20 Update on Phoenix Rising fundraiser for Tanzania
The Abbey Chronicle
22Highlights of December, 2009,
January, February, March, 2010
25 Mathias Spier, OSB
Florian Muggli, OSB
Paul Marx, OSB
Spiritual Life
31 Live out loud! Alleluia!
NOTE: Please send your change of address to: Ruth Athmann at [email protected] or P.O. Box 7222,
Collegeville, Minnesota 56321-7222 or call 800-635-7303.
Editor: Daniel Durken, OSB
[email protected]
Copy Editor and Proofreader:
Dolores Schuh, CHM
Abbey Banner
Magazine of
Saint John’s Abbey
Volume 10, Issue 1
Spring 2010
Designer: Pam Rolfes
Circulation: Ruth Athmann, Cathy Wieme,
Tanya Boettcher, Jan Jahnke, Mary Gouge
Printer: Palmer Printing, Waite Park,
Abbey Banner is published three times
annually (spring, fall, winter) by the
Benedictine monks of Saint John’s Abbey for
our relatives, friends and Oblates.
Abbey Banner is online at
Saint John’s Abbey, Box 2015, Collegeville,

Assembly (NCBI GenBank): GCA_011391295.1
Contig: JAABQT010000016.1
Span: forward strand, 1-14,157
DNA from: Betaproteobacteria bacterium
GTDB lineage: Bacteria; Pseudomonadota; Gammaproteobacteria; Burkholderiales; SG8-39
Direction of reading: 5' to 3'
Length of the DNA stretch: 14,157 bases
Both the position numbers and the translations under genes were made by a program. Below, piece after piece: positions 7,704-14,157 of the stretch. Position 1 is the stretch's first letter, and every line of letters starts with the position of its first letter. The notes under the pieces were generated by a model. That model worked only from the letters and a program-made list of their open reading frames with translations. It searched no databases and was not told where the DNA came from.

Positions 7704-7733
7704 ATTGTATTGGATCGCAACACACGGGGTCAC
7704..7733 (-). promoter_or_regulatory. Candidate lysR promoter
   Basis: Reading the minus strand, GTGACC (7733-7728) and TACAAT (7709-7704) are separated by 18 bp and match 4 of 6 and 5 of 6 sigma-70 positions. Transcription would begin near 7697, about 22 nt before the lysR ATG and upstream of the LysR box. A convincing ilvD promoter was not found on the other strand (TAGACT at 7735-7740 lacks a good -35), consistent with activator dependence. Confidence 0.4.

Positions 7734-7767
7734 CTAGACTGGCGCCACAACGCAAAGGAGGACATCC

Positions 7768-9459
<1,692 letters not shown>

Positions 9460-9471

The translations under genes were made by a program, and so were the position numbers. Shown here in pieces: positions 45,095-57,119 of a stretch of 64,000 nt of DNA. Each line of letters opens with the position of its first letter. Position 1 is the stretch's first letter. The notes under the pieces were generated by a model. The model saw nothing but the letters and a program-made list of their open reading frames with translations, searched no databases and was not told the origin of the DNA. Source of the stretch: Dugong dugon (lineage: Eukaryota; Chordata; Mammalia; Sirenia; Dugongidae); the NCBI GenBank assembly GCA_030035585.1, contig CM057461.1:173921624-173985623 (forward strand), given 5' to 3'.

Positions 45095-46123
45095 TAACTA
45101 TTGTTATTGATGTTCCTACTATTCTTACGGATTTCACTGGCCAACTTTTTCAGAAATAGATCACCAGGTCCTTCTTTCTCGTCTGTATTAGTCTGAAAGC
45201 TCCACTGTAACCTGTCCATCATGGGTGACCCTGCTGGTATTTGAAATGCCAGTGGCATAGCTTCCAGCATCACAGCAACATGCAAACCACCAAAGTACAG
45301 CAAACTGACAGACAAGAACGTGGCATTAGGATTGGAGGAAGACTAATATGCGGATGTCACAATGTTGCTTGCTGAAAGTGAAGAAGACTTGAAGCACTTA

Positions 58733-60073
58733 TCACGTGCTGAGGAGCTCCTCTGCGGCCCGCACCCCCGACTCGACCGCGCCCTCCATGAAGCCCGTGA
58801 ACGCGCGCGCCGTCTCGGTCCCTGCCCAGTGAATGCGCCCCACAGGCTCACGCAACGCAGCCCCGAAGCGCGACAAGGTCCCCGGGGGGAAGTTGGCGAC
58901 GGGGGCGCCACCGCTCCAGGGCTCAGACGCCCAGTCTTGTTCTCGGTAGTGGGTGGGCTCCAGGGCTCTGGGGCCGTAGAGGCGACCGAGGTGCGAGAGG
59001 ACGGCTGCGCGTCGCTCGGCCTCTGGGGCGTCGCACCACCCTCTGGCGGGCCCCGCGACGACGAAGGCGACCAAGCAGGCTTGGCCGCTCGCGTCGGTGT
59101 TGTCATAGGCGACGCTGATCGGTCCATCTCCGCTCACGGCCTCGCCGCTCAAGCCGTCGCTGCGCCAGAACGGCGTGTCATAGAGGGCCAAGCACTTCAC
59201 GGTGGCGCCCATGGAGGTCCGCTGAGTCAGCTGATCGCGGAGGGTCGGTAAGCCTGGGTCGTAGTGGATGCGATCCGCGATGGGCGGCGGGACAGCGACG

Minnesota 56321-2015
A Triple Treat
by Daniel Durken, OSB
ebruary 14, 2010, was
a Triple Treat Day:
1. Valentine’s Day
2. Chinese New Year 4708
3. Annual Monks’ Day at Saint
Benedict’s Monastery to celebrate
the feast of Saint Scholastica.
The original visit of our founders is recorded in Pope
St. Gregory’s Life and Miracles of Saint Benedict. When
Benedict was unwilling to talk all night with Scholastica
about the joys of heaven, she prayed earnestly and a rainstorm kept her law-abiding brother from returning to his
monastery—a triumph of love over law.
Our celebration was highlighted by an inspiring DVD
honoring the 80th anniversary of the Sisters’ mission to
China and Taiwan. In 1930 the monastery was asked to